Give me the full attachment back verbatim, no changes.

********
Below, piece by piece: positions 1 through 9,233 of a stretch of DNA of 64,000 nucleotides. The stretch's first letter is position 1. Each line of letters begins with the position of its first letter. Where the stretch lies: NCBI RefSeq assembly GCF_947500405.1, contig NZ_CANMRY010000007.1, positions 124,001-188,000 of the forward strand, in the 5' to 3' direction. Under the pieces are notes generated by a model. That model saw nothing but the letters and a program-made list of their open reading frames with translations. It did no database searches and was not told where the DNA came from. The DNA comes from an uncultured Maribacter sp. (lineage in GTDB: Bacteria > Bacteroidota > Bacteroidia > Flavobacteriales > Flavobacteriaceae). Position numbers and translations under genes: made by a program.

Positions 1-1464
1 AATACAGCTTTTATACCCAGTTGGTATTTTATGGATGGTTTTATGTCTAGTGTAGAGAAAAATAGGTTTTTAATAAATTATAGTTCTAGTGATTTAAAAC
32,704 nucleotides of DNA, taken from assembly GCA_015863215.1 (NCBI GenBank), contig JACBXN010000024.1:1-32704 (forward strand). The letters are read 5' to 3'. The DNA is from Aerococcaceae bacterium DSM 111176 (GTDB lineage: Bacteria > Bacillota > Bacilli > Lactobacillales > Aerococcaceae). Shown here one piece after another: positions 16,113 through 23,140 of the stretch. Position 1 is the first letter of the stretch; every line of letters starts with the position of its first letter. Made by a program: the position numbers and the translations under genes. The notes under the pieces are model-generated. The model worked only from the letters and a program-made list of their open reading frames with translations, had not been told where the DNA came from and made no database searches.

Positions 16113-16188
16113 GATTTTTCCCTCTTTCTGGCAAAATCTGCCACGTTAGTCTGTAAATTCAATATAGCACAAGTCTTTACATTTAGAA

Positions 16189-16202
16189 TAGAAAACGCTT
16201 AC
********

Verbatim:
Below, piece by piece: positions 1 through 9,233 of a stretch of DNA of 64,000 nucleotides. The stretch's first letter is position 1. Each line of letters begins with the position of its first letter. Where the stretch lies: NCBI RefSeq assembly GCF_947500405.1, contig NZ_CANMRY010000007.1, positions 124,001-188,000 of the forward strand, in the 5' to 3' direction. Under the pieces are notes generated by a model. That model saw nothing but the letters and a program-made list of their open reading frames with translations. It did no database searches and was not told where the DNA came from. The DNA comes from an uncultured Maribacter sp. (lineage in GTDB: Bacteria > Bacteroidota > Bacteroidia > Flavobacteriales > Flavobacteriaceae). Position numbers and translations under genes: made by a program.

Positions 1-1464
1 AATACAGCTTTTATACCCAGTTGGTATTTTATGGATGGTTTTATGTCTAGTGTAGAGAAAAATAGGTTTTTAATAAATTATAGTTCTAGTGATTTAAAAC
32,704 nucleotides of DNA, taken from assembly GCA_015863215.1 (NCBI GenBank), contig JACBXN010000024.1:1-32704 (forward strand). The letters are read 5' to 3'. The DNA is from Aerococcaceae bacterium DSM 111176 (GTDB lineage: Bacteria > Bacillota > Bacilli > Lactobacillales > Aerococcaceae). Shown here one piece after another: positions 16,113 through 23,140 of the stretch. Position 1 is the first letter of the stretch; every line of letters starts with the position of its first letter. Made by a program: the position numbers and the translations under genes. The notes under the pieces are model-generated. The model worked only from the letters and a program-made list of their open reading frames with translations, had not been told where the DNA came from and made no database searches.

Positions 16113-16188
16113 GATTTTTCCCTCTTTCTGGCAAAATCTGCCACGTTAGTCTGTAAATTCAATATAGCACAAGTCTTTACATTTAGAA

Positions 16189-16202
16189 TAGAAAACGCTT
16201 AC